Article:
If Mitt Romney becomes the Republican Party presidential nominee and unseats President Barack Obama in the 2012 election, he will be the first Mormon president, but he is far from being the first serious Mormon candidate for president.
Romney’s father, the one-time Michigan governor George Romney, was briefly the front-runner for the 1968 Republican nomination that eventually went to Richard Nixon; Utah congressman Mo Udall competed for the 1976 Democratic nomination that went to Jimmy Carter; and Utah Sen. Orrin Hatch made a minor showing in 2000 when the Republican nomination went, of course, to George W. Bush.
In fact, to find the first Mormon candidate for president, you have to go back to the candidacy of Joseph Smith himself, the founder of the faith and husband, by some counts, to thirty different women (imagine the competition for the title of “First Lady” if he had won).
Smith, who claimed to have been visited by an angel of God who led him to the discovery of sacred gold-plated texts that became The “Book of Mormon,” ran an unorthodox campaign for president back in 1844, promoting a platform that went roughly this way: Make America a one-party state. Reduce Congress in size by two-thirds, allowing two senators per state, but just one House member per million people. Reduce Congressional salaries to two dollars plus room and board. (After all, he wrote, “that is more than the farmer gets and he lives honestly.”) Turn the jails into “seminaries of learning.” Re-establish the national bank. Make prisoners work on building roads or on any project “where the culprit can be taught more wisdom and more virtue; and become more enlightened…” Oh, and free the slaves.
Long before he decided to run for president, the Mormon prophet had established a political life. Violently expelled from Missouri where the governor had issued an executive order authorizing the “extermination” or forced removal of the Mormon community, Smith and his followers settled in the rural town of Commerce, Illinois, and renamed it Nauvoo (Hebrew for “beautiful spot”). There, despite professed admiration for the Constitution as having been “divinely inspired,” he established himself as something of a supreme ruler. Indeed, Nauvoo was more like an independent theocracy than a republic, with Smith himself serving as mayor, chief judge, and major general of a private town militia.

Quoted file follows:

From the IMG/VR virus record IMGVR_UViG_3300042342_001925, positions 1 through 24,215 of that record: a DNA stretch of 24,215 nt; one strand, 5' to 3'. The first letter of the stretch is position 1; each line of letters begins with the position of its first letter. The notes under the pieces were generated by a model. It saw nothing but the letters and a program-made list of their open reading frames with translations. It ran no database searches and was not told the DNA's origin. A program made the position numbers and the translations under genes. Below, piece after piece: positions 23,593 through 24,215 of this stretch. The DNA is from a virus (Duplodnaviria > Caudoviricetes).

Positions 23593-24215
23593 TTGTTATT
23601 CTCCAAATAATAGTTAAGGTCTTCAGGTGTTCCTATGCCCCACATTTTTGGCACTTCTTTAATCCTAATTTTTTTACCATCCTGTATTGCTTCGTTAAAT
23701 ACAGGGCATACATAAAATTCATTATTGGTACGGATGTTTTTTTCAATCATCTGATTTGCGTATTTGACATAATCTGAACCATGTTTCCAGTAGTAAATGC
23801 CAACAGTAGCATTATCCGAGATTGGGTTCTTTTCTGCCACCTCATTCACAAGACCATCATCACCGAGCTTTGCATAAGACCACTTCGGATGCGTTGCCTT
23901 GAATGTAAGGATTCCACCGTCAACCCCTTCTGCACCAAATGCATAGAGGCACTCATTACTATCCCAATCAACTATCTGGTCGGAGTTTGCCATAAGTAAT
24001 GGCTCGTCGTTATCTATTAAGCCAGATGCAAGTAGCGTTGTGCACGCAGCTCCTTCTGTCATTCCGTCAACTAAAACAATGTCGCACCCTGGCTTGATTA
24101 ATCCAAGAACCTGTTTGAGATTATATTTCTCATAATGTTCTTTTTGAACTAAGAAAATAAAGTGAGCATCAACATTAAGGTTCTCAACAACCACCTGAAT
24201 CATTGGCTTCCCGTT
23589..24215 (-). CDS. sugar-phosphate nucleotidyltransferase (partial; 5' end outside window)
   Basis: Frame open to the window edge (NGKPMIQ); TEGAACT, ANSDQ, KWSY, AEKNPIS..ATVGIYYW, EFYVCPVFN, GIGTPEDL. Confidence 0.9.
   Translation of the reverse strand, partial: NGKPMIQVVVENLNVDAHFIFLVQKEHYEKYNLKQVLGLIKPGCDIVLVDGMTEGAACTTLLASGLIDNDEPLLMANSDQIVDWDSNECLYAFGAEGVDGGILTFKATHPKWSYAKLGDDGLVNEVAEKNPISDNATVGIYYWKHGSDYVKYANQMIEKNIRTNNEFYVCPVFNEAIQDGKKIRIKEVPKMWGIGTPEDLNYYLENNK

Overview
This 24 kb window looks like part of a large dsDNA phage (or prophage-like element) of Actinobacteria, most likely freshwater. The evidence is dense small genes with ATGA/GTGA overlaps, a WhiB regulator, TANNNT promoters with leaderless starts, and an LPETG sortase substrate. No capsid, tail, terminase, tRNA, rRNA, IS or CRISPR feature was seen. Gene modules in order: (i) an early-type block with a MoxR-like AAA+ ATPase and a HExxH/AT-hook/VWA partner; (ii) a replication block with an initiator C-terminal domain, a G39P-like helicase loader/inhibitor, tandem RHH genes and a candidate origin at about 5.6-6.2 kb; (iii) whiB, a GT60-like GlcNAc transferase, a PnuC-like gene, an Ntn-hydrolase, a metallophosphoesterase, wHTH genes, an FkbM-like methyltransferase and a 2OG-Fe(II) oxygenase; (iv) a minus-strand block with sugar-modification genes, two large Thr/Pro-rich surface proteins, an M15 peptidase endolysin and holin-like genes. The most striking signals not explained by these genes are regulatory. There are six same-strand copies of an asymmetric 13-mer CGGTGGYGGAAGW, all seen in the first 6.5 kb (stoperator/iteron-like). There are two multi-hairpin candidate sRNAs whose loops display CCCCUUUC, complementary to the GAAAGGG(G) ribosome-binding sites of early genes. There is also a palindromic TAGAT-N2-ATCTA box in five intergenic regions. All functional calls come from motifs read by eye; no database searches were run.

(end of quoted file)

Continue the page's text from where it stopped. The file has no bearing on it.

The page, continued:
Smith’s inspiration for seeking the presidency was the experience in Missouri. He had resented his community’s treatment there and petitioned President Martin Van Buren to intercede on the Mormons’ behalf. Van Buren declined. But the Mormon leader did have strong opinions on national issues as well and he published them under the title, “General Smith’s Views of the Powers and Policy of the Government of the United States.” On the hottest topic of that election year, for instance, he agreed with the Democratic candidate and eventual winner, James K. Polk, that the federal government should annex Texas, then an independent republic situated between the U.S. and Mexico.
Smith’s campaign was alternately cynical and idealistic. “We have had democratic presidents; Whig presidents; a pseudo democratic Whig president,” he proclaimed, “and now it is time to have a president of the United States.” But it was his campaign for abolition that surprised some of his followers. The Book of Mormon is not kind to the African race and not until the 1970s did the church even allow African Americans to serve as priests. Smith’s views were more generous. “[T]he Declaration of Independence ‘holds these truths to be self-evident, that all men are created equal…’” wrote Smith, approvingly, “but at the same time some two or three millions of people are held as slaves for life, because the spirit in them is covered with a darker skin than ours.”
Smith would not survive the campaign. Resentment among non-Mormons living in or near Nauvoo and a schism within the Mormon leadership itself led to his assassination on June 27, 1844. The mob was responding to Smith’s decision to unleash his followers to destroy the presses of a local newspaper that had reported on the church’s practice of polygamy, which Smith had hoped to keep secret.
It was an 1878 Supreme Court decision that ultimately forced the church to abandon the practice of polygamy. In Reynolds v. United States, the justices unanimously asserted a distinction between belief and practice, between opinion and conduct, when it ruled that the Morrill Anti-Bigamy Act, which prohibited the practice of “plural marriage” in any U.S. territory (Abraham Lincoln signed the act into law in 1862), withstood the standards of the First Amendment, even though the plaintiff, George Reynolds, had argued that it was his religious “duty” as a Mormon to marry more than one woman. Following that, the Mormon Church leadership declared in 1890 that its followers should “refrain from contracting any marriages forbidden by the law of the land.”
By the mid-twentieth century, the Mormon faith had settled into a more traditional profile. Still, the church’s fantastic origins and racist history have dogged any Mormon looking to occupy national office, and if Gov. Romney’s popularity grows and he becomes the Republican nominee, we can expect that his Mormon roots will continue to be debated.
Todd Brewster is the Director of the National Constitution Center’s Peter Jennings Project and the Center for Oral History at West Point.